Bag: A woman’s bag of choice says a lot – whether she wants it to speak for her or not. A structured, professional handbag allows for enough space to hide all of your belongings out of sight during the interview and holds its shape to complement your look versus take away from it.
Left to right: Givenchy black handbag / H&M black bag
Recently, our ceo had the opportunity to speak to freshmen in an Industry Exploration class at LIM College in New York City. Entering the job market can be daunting for new graduates so we were happy to offer some fashion industry insight and insider tips.
For any job applicant, at any level, it all starts with the résumé. For the recently graduated, creating a résumé is a unique challenge because of the lack of work history and experience. Completing your education is the first step, but certainly not the last.
We asked our recruiters for some real-world advice in regards to what companies are looking for – or expecting – on an entry level résumé. Consider these tips as you set out to craft the words on that document meant to remain in the hands of a hiring manager versus being tossed into the “no” or “unqualified” pile.
- Objective – Not Necessary
- Internship(s) – Listed
- College Education – Required
- Computer/Software Skills – Indicated
- Relevant Affiliations – Noted (more…)
On the fence about becoming a freelancer? Graphic Design Degree Hub created an infographic to help you make the decision. ‘The Pros and Cons of Being a Freelancer’ highlights the life of a freelancer from compensation to location. After weighing the good and the bad and applying the below information to your personal situation and industry, you may be ready to make the switch. If not, we’re here to help!
Check out the full infographic:
LinkedIn is one of the world’s largest online professional networks connecting people from virtually every industry to other professionals and businesses. You know this, we know this, so how do we make the most of all LinkedIn has to offer?
This much is true for every social media platform – understanding how to get the most out of your membership will determine whether or not creating an account will be to your benefit. LinkedIn separates itself as not just a social media network, but a professional social media network that – if leveraged properly – can be a jobseeker’s/employer’s/employee’s/recruiter’s/networker’s goldmine.
Below, tips to take advantage of LinkedIn:
- Choose a professional profile picture. Having a profile picture in general makes it easier to stand out in searches. A picture that portrays you as a professional not only allows connections and future employers to put a face to a name – it’s an extension of your personality. For example, a picture of you taking shots at a night club may not be the right choice over a toned down picture of you looking like the professional you are. (more…)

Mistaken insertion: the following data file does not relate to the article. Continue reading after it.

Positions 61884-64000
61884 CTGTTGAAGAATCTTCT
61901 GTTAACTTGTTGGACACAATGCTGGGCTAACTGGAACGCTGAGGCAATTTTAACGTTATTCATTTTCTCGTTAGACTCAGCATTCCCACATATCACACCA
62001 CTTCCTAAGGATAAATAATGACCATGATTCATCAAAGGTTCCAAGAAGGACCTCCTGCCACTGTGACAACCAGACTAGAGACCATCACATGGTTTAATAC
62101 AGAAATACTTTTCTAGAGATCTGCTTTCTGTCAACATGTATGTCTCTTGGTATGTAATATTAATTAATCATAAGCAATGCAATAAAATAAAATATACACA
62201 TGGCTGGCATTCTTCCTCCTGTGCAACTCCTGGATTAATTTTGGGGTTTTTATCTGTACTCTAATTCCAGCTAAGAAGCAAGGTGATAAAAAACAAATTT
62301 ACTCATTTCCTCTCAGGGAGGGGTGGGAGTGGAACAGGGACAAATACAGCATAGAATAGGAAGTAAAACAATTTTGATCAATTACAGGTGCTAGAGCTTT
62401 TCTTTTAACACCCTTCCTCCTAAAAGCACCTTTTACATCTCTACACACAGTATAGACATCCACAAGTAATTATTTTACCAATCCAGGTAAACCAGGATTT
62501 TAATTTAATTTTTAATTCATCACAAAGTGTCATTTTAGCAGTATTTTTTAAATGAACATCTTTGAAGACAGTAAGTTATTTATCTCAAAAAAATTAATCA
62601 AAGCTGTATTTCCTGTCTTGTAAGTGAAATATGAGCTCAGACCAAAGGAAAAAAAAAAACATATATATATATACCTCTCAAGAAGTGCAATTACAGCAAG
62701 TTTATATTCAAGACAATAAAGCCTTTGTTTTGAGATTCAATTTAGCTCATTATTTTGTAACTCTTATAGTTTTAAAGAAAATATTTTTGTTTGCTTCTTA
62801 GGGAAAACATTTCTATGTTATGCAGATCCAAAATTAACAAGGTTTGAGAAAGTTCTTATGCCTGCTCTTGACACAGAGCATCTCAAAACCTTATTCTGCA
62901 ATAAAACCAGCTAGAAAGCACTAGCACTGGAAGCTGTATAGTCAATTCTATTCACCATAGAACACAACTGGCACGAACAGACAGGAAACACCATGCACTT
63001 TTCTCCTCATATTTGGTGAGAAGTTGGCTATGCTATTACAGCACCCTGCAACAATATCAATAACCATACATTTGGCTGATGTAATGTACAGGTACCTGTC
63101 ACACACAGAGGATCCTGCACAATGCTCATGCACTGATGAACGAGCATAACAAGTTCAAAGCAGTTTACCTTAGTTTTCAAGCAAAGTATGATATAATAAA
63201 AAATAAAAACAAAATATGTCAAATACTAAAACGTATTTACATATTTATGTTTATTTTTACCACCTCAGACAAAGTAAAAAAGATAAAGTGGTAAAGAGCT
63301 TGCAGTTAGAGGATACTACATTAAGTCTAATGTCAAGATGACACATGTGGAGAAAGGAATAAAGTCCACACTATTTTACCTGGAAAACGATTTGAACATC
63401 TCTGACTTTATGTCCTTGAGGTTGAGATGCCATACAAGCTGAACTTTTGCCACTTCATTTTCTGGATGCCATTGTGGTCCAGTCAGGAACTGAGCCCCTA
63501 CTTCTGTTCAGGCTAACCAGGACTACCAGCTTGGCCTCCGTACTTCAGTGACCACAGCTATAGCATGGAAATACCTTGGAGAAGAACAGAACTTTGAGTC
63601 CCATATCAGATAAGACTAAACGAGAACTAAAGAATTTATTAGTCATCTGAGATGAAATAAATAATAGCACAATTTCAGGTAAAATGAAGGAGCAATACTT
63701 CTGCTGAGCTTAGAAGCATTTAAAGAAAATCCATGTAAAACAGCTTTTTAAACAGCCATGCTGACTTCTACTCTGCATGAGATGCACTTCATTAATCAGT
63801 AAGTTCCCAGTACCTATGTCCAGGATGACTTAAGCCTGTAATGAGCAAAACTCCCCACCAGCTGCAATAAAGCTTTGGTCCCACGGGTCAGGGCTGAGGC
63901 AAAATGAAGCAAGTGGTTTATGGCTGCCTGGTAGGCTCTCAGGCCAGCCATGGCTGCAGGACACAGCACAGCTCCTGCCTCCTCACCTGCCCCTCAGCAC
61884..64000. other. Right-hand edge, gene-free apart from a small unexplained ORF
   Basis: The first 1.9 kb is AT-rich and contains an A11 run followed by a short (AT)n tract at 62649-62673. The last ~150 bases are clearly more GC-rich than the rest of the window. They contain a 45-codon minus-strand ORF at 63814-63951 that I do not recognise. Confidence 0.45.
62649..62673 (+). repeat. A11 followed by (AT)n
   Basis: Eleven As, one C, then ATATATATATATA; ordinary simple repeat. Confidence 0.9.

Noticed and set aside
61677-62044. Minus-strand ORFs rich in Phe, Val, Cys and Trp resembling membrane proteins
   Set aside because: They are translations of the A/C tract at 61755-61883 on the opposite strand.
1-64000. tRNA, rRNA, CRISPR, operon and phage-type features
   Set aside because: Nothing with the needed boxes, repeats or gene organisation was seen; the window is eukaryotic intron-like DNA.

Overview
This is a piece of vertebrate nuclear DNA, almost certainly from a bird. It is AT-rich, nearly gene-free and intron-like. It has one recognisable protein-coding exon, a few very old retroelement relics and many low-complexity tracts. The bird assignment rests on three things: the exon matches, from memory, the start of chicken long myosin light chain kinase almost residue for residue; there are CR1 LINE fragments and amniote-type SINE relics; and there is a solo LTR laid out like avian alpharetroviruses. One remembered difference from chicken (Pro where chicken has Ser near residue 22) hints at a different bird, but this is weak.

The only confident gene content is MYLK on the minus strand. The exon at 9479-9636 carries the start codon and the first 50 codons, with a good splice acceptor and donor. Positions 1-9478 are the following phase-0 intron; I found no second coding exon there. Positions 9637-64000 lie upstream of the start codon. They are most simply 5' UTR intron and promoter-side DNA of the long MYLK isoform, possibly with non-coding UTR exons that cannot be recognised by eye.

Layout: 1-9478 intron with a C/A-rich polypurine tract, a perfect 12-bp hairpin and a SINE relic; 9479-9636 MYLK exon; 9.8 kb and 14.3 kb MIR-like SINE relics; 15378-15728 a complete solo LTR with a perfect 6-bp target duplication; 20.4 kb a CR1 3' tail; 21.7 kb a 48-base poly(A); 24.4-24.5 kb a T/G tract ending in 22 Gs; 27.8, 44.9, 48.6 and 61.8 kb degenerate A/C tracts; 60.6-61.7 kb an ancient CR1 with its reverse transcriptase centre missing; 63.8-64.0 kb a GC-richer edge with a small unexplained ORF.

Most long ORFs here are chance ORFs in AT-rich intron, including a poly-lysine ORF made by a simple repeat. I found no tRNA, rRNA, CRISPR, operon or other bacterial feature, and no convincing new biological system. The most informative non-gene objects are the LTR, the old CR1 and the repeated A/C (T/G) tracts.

The daily grind can take a toll on the average employee. No matter how driven and passionate you may be, there are some days that you find yourself making it through a day at the office without getting much done while emails and missed calls pile up into a mountain of impending follow-up torture.
How do you stay focused when everything around you beckons your attention? These tips may sound like no-brainers, but they could help you remain productive throughout the day. (more…)
Here at JBC, we’ve mastered the process of checking references. Probably because conducting a thorough reference check is essential to being a recruiter. Below, ten things to keep in mind when choosing and sharing your references.
1. Don’t list the names of your references on your resumé. There is no need to offer references to an employer until they are requested. Instead of listing the names on your resumé, list them on a separate sheet of paper (matching your resumé) titled “References.” Bring the list with you to job interviews.
2. Choose references who are relevant to the job in which you are applying. For those who have taken the straight and narrow career path this shouldn’t be a problem. However, for the career-hopping job seekers out there, references should be catered to the role. For example, if you are applying for a retail job, your references should be able to speak to your retail experiences. If you are applying for a role as a designer, your references should be able to speak to the skills you possess that would make you the right fit. (more…)
If you’re in the job market, don’t be misled into thinking the holiday season means break-time until next year. Contrary to the myth that hiring managers are on vacation and won’t be working on filling roles, companies do hire in December. Placing a hold on your job search will only make room for other resumés to fill the space and get the attention that could have been yours.